Industrial logging brings a lot of people in to the area to work for the logging companies, who are often given only short-term contracts. Once these contracts are finished, they then have to find new jobs in the area. This influx of logging workers can create competition for bushmeat resources. For locals who do get jobs with the logging companies, the working conditions can be bad and the pay low, some paying only 50 US cents a day.
Consequences of deforestation
There are two ways that deforestation can cause changes in climate – by changing greenhouse gas emissions and eco-climate impact, or by changing the eco-service patterns, in this case, rainfall. Forests are sinks for carbon. Rainforest, in particular, hold great amounts of carbon with their complex and robust ecosystems. Forest within the DRC currently hold 17 million tons of carbon, which is the largest stock in Africa.
Reductions to this carbon amount are occurring as a result of deforestation. When considering a business-as-usual (BAU) scenario of the development in the DRC, using current demographic and socioeconomic development trends, future environmental impacts caused from land degradation and deforestation can be evaluated. Researchers estimated that in the BAU scenario deforestation will claim 12-13 million hectares by 2030 which equates to 149 Million tons (Mt) of CO2e not being treated. And due to deforestation, the net annual emissions will grow from 71 Mt CO2e in 2007 to 149 Mt CO2e by 2030.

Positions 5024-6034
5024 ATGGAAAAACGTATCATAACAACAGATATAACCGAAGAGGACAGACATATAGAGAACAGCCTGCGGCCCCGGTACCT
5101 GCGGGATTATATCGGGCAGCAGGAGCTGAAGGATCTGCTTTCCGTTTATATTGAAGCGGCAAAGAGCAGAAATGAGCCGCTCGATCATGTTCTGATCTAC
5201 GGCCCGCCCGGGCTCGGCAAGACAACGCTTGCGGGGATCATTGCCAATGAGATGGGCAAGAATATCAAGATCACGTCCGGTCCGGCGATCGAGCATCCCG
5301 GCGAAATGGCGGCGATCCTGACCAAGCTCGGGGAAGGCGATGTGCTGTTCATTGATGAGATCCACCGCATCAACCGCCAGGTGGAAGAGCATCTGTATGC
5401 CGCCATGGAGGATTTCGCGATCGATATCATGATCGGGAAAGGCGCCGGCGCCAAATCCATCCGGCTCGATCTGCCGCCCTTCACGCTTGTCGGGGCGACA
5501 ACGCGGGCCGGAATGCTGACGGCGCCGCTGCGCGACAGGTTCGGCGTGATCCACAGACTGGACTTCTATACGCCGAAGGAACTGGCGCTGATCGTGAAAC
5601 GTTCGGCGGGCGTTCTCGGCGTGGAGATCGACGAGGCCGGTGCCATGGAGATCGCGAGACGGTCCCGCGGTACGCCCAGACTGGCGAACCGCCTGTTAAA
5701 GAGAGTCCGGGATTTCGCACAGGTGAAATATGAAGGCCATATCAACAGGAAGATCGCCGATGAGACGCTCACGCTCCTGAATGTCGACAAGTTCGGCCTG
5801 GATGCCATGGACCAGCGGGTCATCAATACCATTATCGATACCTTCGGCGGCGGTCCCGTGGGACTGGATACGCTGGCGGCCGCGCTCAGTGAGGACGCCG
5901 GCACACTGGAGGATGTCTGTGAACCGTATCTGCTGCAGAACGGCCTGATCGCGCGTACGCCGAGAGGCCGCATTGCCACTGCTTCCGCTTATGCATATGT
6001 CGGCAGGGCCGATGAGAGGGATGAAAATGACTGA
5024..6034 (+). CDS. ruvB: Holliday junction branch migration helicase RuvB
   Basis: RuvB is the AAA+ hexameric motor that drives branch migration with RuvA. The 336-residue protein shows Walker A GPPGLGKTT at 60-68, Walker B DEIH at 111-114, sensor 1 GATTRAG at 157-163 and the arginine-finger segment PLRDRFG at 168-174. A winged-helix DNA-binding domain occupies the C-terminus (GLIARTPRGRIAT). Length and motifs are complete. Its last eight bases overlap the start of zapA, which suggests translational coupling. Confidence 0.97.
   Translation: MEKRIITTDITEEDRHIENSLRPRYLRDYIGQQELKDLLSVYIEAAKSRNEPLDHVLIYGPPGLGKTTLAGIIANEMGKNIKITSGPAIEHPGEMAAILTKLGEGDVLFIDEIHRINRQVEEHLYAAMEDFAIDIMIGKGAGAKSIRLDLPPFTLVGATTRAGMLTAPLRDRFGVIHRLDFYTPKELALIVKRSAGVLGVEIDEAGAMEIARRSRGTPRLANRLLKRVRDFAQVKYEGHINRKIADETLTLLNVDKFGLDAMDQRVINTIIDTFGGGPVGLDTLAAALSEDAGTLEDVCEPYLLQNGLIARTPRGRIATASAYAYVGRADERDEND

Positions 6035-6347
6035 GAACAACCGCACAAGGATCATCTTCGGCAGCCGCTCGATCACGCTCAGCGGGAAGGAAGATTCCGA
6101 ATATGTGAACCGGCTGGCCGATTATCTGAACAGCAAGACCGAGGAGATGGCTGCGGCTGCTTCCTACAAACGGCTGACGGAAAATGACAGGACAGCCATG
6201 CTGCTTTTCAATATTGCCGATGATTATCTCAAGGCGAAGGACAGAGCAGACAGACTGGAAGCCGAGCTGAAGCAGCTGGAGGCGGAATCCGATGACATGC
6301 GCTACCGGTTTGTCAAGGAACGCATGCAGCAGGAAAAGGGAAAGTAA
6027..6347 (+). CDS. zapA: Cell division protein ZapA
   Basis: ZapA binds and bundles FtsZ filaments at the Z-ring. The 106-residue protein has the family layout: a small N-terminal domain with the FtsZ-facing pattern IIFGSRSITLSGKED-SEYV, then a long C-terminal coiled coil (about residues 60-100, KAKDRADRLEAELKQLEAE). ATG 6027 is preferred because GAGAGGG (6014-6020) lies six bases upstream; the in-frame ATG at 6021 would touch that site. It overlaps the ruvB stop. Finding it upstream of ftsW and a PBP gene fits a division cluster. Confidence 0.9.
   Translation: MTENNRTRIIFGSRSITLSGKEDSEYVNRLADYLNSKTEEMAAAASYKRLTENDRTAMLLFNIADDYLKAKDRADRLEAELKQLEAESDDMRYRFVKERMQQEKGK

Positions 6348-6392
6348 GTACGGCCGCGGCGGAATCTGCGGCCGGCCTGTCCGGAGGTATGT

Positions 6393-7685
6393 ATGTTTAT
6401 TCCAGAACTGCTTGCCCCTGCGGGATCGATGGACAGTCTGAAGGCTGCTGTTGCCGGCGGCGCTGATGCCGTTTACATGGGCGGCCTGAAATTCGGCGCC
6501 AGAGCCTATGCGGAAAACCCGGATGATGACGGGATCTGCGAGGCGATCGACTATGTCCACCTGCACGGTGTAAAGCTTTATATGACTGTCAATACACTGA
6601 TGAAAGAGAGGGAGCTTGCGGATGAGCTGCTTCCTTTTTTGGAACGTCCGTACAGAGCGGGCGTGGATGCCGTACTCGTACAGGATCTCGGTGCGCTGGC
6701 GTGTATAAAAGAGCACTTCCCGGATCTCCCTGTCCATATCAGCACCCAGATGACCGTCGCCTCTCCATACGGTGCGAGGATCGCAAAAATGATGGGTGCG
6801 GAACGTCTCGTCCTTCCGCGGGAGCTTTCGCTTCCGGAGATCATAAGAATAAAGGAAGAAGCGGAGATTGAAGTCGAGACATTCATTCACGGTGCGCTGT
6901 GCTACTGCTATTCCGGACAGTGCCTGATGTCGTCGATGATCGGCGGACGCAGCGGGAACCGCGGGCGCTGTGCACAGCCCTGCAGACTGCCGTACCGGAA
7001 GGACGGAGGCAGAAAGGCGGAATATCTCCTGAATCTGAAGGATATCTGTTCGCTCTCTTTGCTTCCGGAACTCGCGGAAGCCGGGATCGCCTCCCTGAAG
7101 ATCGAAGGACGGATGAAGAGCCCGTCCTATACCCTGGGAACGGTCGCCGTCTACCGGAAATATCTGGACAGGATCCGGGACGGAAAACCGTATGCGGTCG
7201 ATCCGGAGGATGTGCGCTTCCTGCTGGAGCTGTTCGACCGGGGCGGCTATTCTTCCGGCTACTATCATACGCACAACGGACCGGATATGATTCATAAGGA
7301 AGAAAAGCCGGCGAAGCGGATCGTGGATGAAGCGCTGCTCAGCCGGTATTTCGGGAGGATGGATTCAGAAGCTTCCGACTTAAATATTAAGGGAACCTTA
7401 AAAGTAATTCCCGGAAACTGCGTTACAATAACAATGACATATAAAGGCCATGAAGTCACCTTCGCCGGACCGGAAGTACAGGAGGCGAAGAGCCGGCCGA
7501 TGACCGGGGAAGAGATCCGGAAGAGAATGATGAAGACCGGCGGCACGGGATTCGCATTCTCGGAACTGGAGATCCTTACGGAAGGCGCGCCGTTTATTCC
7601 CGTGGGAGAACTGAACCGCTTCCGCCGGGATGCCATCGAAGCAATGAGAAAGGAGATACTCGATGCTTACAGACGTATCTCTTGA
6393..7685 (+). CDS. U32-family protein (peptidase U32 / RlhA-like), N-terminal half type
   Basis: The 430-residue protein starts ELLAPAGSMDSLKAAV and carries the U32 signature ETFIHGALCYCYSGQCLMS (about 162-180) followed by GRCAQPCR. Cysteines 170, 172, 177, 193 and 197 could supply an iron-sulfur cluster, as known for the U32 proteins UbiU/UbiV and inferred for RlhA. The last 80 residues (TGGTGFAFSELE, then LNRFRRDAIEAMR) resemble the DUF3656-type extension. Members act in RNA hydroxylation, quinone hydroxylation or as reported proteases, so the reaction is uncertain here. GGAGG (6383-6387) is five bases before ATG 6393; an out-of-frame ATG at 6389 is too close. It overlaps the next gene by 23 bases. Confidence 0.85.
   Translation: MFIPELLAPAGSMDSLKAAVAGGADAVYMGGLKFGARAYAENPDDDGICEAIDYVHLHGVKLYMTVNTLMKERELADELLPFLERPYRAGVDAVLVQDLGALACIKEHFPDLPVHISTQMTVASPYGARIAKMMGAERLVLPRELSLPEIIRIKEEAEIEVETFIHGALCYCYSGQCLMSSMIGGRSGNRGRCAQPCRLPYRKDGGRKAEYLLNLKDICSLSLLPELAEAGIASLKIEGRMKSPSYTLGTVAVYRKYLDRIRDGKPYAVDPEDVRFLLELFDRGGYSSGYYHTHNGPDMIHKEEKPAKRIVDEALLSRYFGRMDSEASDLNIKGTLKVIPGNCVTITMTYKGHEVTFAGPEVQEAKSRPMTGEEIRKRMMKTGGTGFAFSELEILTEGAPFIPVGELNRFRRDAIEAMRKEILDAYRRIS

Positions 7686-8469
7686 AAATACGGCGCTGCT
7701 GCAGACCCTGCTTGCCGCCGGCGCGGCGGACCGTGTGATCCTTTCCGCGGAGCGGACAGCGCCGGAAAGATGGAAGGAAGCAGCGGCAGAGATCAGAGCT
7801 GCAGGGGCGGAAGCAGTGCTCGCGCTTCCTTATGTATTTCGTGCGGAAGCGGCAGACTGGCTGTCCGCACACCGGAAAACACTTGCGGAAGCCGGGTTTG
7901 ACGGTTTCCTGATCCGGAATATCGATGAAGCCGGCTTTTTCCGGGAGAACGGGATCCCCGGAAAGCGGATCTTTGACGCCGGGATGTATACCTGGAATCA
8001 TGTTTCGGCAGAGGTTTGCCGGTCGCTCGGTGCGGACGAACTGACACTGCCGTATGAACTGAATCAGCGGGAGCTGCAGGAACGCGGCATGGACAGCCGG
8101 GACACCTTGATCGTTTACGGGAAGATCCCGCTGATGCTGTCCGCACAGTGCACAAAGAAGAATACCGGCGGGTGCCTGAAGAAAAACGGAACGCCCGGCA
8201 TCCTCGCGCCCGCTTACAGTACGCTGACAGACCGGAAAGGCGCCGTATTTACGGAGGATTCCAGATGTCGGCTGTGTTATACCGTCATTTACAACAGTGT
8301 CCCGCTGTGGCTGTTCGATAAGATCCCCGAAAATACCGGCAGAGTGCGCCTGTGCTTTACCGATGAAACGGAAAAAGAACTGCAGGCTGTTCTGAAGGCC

Further, research has demonstrated that increased replacement of tropical rainforest vegetation with savanna grasslands can produce undesired climate changes in Africa. Forests are also providers of rainfall. The destruction of forest prevent such eco-services and lead to change in landscape. In areas that are heavily deforested, rainfall can decrease throughout the year; and specifically if over deforestation occurs in southern Africa, it may result in increased rainfall in the southern region of the DRC.
This intensifies the loss of topsoil, prevents tall plants from growing back (changing the landscape permanently), and furthers the eco-climate change pattern. Naturally, this change does not only affect plant life but animals as well. Researchers have also begun running simulations to predict future conditions and concluded that great biodiversity loss will result if the DRC continues its current deforestation patterns. The Salonga National Park, for example, stands to lose around 7 species of mammals by 2050, and 19 species by 2080 if the DRC population do not reduce their heat-trapping emissions which result from deforestation.